July has been a bit of a nostalgia-fest in terms of my listening habits. Years since we last went to a gig together, this month my husband and I went to see both Green Day and Blink 182 – bands that were giants on the musical landscape of my teens. In fact we were at the O2, waiting for Blink 182 to come on stage, when I heard the devastating news of Linkin Park frontman Chester Bennington’s suicide.

You don’t ever really move on from the music that defines your teens, because it’s the first music that really seeps into your heart and soul. It’s the soundtrack to all the best and worst of those tempestuous and formative years. There are songs, like 57 – Biffy Clyro or The Middle – Jimmy Eat World, that can instantly transport me back to some of my happiest memories. Equally though, albums like Hybrid Theory and Meteora undoubtedly got me through some of my darkest times growing up.

As a literature graduate it feels almost sacrilegious to admit, but the first poetry I ever truly loved, engaged with, and felt understood by was the poetry of men like Chester Bennington. It felt raw, honest, vulnerable, and authentic. Back then, it touched parts of me that couldn’t yet put my own feelings and experiences into words. It made me feel in the way that all great literature should. RIP Chester, I hope you knew what a difference your words made to the lives of so many noughties emo kids like me. We must keep this conversation going.

(If you’ve been affected by Chester Bennington’s suicide, please call the Samaritans’ free, 24/7 helpline on 116 123 or visit Talking saves lives.)


For creative people, not creating is destructive. I’d never really thought about it that way until I read Big Magic, but Gilbert is exactly right: when I’m not channeling my energy into creating I, like her, am usually channeling it into destroying something instead. And lately that something’s been myself.

It’s not that I’ve stopped creating this year. I haven’t – far from it. But I have put limits and restrictions on myself. I’ve focused on the necessary – creation for survival – at the expense of the joyful. I need creativity to do more than simply pay my bills. I need it to nurture me, guide me, and keep me open to inspiration. So rediscovering the “just for the love of it” side to my creativity has been an important part of rediscovering myself this month.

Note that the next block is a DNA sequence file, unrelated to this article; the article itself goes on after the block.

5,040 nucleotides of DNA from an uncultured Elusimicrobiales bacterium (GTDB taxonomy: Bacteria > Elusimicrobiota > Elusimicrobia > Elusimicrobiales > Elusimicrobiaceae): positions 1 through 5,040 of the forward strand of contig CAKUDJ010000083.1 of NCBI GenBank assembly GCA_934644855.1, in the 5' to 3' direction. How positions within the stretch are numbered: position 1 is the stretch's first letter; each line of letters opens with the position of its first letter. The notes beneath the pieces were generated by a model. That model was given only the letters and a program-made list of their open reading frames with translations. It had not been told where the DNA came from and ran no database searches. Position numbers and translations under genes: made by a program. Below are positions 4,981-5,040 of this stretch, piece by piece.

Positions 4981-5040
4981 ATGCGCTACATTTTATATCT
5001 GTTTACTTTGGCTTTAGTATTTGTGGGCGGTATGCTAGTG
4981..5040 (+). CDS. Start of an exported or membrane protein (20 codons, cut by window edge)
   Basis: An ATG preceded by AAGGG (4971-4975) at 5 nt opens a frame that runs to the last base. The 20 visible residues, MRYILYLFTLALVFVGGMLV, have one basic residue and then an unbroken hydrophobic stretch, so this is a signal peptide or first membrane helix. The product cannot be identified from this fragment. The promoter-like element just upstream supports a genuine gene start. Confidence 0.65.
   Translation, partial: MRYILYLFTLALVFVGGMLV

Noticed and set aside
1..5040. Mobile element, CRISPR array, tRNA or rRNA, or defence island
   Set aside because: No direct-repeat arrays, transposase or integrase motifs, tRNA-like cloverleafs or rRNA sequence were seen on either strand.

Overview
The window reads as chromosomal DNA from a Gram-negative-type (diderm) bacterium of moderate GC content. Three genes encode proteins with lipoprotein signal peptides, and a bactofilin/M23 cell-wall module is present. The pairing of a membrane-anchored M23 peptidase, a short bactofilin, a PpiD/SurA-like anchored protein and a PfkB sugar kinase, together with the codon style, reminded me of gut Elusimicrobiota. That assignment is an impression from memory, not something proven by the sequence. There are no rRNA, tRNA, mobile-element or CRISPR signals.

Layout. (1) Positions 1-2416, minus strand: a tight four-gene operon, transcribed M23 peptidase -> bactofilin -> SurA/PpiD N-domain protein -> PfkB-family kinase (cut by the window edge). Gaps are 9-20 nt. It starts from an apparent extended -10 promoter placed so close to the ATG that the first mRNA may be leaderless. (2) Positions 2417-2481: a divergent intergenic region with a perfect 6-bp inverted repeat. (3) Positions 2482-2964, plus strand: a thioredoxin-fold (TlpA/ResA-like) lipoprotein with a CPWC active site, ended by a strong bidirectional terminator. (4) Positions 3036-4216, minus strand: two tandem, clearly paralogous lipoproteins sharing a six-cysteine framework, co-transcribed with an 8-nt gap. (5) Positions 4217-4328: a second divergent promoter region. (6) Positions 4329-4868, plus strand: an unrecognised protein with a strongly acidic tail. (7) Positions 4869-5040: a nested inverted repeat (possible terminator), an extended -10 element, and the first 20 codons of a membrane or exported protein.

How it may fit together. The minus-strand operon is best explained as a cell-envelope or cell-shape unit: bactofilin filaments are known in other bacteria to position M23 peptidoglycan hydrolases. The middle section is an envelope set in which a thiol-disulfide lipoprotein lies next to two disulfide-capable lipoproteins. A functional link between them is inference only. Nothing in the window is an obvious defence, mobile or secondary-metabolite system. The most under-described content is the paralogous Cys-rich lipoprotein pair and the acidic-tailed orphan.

An unexpected side effect of everything that’s happened this year is that, in July, I picked up my camera again. I’ve had my Nikon D40 DSLR for nearly ten years, since my 18th birthday. During so many of my most difficult periods since then, it’s got me out of the house and out of my own head. In my late teens, during my first year of university, and during my year abroad in Paris, photography provided an outlet to literally reframe the world around me.

Between September 2010 and September 2011 I completed a Project 365, documenting daily my life in Paris, my summer adventures, and the start of my final year. And then I stopped. Just put my camera down and didn’t ever pick it up again. I’m not really sure why. Admittedly I’d been looking forward to not having to lug a heavy camera around with me all day every day, but I quickly got out of the habit of taking it out at all. Final year took over. My Flickr account started collecting dust, while iPhone photos and Instagram became the extent of my relationship with photography.

Almost six years later, this July, I picked my D40 back up again. Thanks partly to an unlikely muse, and partly to a night time photography course with my mum, photography has again become an important creative outlet in my life. It’s also got me walking lots – which is especially great now that I’ve finally accepted running is just too high impact for my back right now. I’m excited to see where it takes me!

Being ManKind: The crowdfunding campaign exploring modern masculinity

Masculinity is in crisis. As a feminist, and as a journalist covering mental health, it’s impossible not to notice. Suicide is the biggest killer of men under 45 in the UK. Men are less likely than women to seek help for mental health problems. They’re significantly more prone to substance abuse than women. They both commit and suffer from more violent crimes.

And, while men benefit from many privileges under patriarchy, they also suffer from limiting and sexist gender roles just like women do.